Excerpts from a Scholastic article published by LouAnne Johnson, author of The New York Times bestseller Dangerous Minds, on how to change the minds of kids who hate to read.
Children are not born with a natural aversion to reading. We know that. We see what happens when we introduce toddlers to books. They fall in love. They carry their favorites around and admire the pictures over and over again.
LouAnne formulated the following reading aversions from talking to her students and working on her teaching responses.
Reason 1: Reading Gives Them a Headache or Makes Their Eyes Hurt
Recent research suggests that nearly half of people who are labeled as learning disabled actually suffer from scotopic (light) sensitivity.
To learn more about vision therapy for problem readers, visit covd.org.
Reason 2: They Can’t Read as Fast as Their Peers (and Get Left Behind)
Allow students to read at their own pace, even if it means that those slower readers don’t cover as much ground as their quicker classmates. While they are reading at their own individual pace, they will learn to read.
Reason 3: They Fear They’ll Have to Read Out Loud and Others Will Laugh
Consider making reading aloud purely voluntary in your classroom.
Reason 4: They Expect to Be Tested on What They Read — and to Fail the Test
Give the standardized tests when you have to. But if you have the choice between testing students about their reading or giving them an opportunity to honestly respond to their reading, go for the honest response.
Reason 5: They Believe They Have to Finish Every Reading Selection, No Matter How Long or Difficult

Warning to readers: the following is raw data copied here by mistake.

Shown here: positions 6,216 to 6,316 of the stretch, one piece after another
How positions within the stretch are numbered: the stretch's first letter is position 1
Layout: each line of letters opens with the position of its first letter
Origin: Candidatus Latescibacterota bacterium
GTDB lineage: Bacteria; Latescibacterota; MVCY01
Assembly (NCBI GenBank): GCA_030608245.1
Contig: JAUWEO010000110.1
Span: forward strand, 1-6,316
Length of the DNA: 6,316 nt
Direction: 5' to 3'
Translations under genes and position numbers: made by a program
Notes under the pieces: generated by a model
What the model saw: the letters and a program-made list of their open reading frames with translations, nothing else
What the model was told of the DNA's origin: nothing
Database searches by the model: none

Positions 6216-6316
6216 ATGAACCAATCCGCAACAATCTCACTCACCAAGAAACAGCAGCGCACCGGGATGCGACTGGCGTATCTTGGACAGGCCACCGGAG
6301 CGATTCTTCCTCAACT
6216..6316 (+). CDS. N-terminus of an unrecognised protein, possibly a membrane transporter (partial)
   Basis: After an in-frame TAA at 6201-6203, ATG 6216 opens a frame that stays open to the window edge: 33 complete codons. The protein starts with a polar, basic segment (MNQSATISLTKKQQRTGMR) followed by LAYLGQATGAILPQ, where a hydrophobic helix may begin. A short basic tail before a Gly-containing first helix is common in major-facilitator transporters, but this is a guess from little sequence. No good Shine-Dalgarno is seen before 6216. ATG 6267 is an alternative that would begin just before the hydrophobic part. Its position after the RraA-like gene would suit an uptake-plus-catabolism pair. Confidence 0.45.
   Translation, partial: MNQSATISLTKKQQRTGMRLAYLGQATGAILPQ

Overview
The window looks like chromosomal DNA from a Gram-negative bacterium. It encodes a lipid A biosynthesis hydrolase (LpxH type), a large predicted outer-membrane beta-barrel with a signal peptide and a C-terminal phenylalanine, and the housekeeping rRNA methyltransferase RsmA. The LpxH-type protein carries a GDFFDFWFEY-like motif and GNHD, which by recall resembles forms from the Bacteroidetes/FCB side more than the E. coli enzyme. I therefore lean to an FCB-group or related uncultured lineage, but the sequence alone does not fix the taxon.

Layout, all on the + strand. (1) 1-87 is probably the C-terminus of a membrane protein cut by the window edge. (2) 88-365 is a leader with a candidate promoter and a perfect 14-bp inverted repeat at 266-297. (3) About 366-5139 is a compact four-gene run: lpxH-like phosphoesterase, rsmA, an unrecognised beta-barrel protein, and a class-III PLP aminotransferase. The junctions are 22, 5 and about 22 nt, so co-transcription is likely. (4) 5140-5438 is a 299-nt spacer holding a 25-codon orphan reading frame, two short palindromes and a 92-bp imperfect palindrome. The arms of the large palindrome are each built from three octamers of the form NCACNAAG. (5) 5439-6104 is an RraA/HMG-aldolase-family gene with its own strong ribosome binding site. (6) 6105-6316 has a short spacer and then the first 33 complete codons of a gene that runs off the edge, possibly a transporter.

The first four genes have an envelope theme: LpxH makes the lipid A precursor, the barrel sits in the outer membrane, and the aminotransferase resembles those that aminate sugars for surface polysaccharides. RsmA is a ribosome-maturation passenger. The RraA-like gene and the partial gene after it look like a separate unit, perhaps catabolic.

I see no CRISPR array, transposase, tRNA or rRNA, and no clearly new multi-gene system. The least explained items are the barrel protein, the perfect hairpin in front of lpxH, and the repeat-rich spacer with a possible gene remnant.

Have you ever put down a book halfway through because it just wasn’t compelling enough to you? Yes? That’s why I suggest letting reluctant readers stop and move on to the next when they don’t like a book. Not forever. Just until they become good enough readers that reading isn’t a dreaded chore.
Reason 6: They Fear Their Opinions Will Be Wrong
So many teary students have told me about the same experience: A teacher asked them to write their opinion about a book or story. The student worked hard on his or her essays and expected high marks for effort and content. Their teachers assigned either a D or an F that was to the student inexplicable. Those teachers sent a clear message: Your opinion is worthless.
Reason 7: They Always Get Put Into the “Slow” Group, Which Makes Them Feel Stupid
If teachers can find a way to group students that doesn’t depend on their reading ability at least some of the time, I think they can avoid the situation where students correlate their intelligence to their reading group.
Reason 8: They Believe They Are Too Far Behind to Ever Catch Up
When students read below grade level, they don’t understand that increasing their skills to the next level isn’t as hard as they think. A ninth grader whose test score places him at a fourth-grade level, for example, thinks he will run out of time before he can catch up with his peers. So first explain that a grade level in reading doesn’t correspond to a calendar year. It is just a measure of how well a student reads a specific level of complexity in vocabulary and sentence structure.
Reason 9: They Have No Interest in the Material They Are Required to Read
Struggling readers will blossom if you give them material that is so interesting they can’t resist reading it. That’s the trick: finding something so compelling that students forget they are reading.
Reason 10: They Get Lost and Can’t Remember What They Have Just Read
Many struggling students who can technically read quite well don’t understand what they are reading. They somehow missed the important point that when we read we must create a mental reference. Without that reference, words are just words. One boy described his experience this way: “It’s like I’m reading one of those signs in front of the bank where the letters move. As soon as I read the words, they disappear.”
Do you need Language Arts or Reading Tutors for your organization. List job openings for free on The Tutor Report Job Listings.
Schedule and match your tutors and students using Oases Online. Request a demonstration of the oases online system and see how we match tutors with students, invoice and schedule your calendar.[divider top=”no”]